“Specially designed slip joints at stations will be able to take any tube length variance due to thermal expansion,” he explained. “This is an ideal location for the thermal expansion joints as the speed is much lower nearby the stations. It thus allows the tube to be smooth and welded along the high speed gliding middle section.”
But the thermal expansion over 560km of Hyperloop is around 300 metres. That’s less a “slip joint” and more “a different station”. It also poses major problems for anchoring the tube to the viaducts.
These problems were apparent from day one, but the advantage of Hyperloop is that Musk’s proposal was always supposed to be a rough draft.
Despite the regularity with which the South African entrepreneur’s name is attached to news reports about the programme, he no longer has anything to do with Hyperloop beyond sending congratulatory tweets when propulsion breakthroughs are made.
Instead, the plans were picked up by two companies using Hyperloop in their names: Hyperloop Transportation Technologies (HTT), and Hyperloop One (formerly, confusingly, Hyperloop Technologies). If the project were to gain ground, this is where we would see the inconsistencies and wishful thinking in the alpha proposal be ironed out, and a serious, costed plan emerge.
Instead, the two companies have acted like fairground barkers, gaining ever more attention and funding for their projects by dialling up the claims, rather than paring them back.
In October, I attended an event where HTT showed its vision for the Hyperloop. The company’s exuberant chief operating officer, Bibop Gresta (who also takes the title “chief bibop officer”) listed all the ways his plan built on Musk’s. Those viaducts, already curiously undercosted in Musk’s plan? HTT wants to build them to be earthquake proof, with vertical farms running top to bottom and carbon-dioxide scrubbers making sure the whole project is carbon neutral. But don’t worry about funding: the tube will be the “longest billboard on the planet”, while inside, the lack of windows will be made up for with yet more adverts. Perhaps, Gresta mooted, that could even let the company give tickets away for free.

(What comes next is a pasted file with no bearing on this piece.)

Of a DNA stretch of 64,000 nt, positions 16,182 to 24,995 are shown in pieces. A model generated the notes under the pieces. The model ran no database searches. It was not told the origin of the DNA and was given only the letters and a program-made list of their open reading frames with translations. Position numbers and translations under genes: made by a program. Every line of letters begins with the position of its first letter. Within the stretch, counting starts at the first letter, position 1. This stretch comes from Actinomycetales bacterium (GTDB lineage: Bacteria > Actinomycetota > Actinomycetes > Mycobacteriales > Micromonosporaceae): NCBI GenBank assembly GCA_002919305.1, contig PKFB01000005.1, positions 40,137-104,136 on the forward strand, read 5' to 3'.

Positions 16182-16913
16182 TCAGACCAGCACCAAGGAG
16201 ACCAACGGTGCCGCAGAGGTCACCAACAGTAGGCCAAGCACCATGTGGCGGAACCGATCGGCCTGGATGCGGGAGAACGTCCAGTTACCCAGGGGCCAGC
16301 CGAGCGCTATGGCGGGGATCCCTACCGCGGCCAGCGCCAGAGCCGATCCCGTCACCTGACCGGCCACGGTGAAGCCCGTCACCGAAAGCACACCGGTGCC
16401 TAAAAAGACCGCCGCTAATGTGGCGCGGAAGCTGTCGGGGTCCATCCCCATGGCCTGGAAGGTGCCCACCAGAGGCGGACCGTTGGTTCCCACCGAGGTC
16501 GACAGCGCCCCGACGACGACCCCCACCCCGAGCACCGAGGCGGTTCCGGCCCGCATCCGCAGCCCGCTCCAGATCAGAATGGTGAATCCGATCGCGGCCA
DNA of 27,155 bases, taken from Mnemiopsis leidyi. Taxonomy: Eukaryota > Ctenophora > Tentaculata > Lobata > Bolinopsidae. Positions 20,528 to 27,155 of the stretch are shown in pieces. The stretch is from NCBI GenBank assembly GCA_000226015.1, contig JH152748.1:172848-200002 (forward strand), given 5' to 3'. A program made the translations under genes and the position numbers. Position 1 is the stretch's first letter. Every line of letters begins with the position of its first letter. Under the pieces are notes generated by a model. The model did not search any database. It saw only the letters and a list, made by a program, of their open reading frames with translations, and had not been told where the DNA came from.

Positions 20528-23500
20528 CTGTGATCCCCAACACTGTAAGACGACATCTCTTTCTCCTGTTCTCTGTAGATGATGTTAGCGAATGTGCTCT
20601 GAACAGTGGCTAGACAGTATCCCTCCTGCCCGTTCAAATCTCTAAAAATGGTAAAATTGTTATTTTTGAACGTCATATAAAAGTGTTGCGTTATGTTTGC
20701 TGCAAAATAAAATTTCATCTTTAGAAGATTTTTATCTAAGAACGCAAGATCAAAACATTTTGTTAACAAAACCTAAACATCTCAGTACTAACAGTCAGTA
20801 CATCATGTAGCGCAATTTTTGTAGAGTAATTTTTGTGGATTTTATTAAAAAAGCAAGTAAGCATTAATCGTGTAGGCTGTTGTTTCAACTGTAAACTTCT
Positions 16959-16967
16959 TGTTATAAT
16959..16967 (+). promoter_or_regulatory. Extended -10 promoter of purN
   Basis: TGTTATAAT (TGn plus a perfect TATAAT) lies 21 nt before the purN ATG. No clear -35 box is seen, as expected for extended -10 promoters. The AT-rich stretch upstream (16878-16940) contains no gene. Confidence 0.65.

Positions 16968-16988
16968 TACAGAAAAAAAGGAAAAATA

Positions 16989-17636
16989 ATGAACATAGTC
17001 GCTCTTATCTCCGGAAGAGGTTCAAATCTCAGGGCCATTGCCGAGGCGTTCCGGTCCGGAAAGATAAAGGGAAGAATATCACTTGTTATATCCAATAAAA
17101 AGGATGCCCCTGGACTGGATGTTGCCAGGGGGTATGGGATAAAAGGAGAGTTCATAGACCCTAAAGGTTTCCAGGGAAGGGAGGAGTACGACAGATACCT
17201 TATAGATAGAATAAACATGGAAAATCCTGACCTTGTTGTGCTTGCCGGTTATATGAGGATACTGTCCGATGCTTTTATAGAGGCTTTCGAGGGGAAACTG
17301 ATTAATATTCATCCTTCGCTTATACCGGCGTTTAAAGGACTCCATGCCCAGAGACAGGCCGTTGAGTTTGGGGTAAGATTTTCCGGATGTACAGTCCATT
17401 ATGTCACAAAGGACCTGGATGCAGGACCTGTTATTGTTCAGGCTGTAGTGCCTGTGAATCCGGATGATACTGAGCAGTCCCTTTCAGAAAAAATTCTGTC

By contrast, Hyperloop One is positively dull. The company has secured $80m investment from French national rail operator SNCF, as well as the backing of major multinationals such as Arup, KPMG and Deutsche Bahn Engineering Consulting.
It was Hyperloop One that put on the demonstration in the Nevada desert, and in a way, it really does represent a step closer to reality. The company has a physical manifestation of the technology it plans to use to accelerate its pods up to full speed.
It is, however, a somewhat small step. Linear accelerators are nothing new: they’ve been used in rollercoasters for 20 years and slower versions are already used in metro systems all over the world.
Compare the Hyperloop to High Speed 2, Britain’s £55bn project to connect five cities with conventional high-speed rail. Unlike the Hyperloop, pretty much every aspect of how to build a high-speed rail network is already solved. That £55bn, which is 10 times the cost estimated for the Hyperloop, is purely for actually building the damn thing. Every Hyperloop prototype serves mostly to underscore that the projects haven’t even reached the really hard bit yet.
It isn’t hard to see why Hyperloop One decided to demonstrate the accelerator. Everyone loves watching something move very, very fast. Negotiations to acquire land, or engineers attempting to cut the cost of viaduct production, are somewhat less interesting.
But it’s those areas where Hyperloop will live and die. Until a company demonstrates the ability to deal with the cutthroat world of compulsory purchase and local planning laws with the same panache that they can deal with lofty promises and test tracks in the desert, you’d be better off saving your money for a few more conventional train tickets in the future.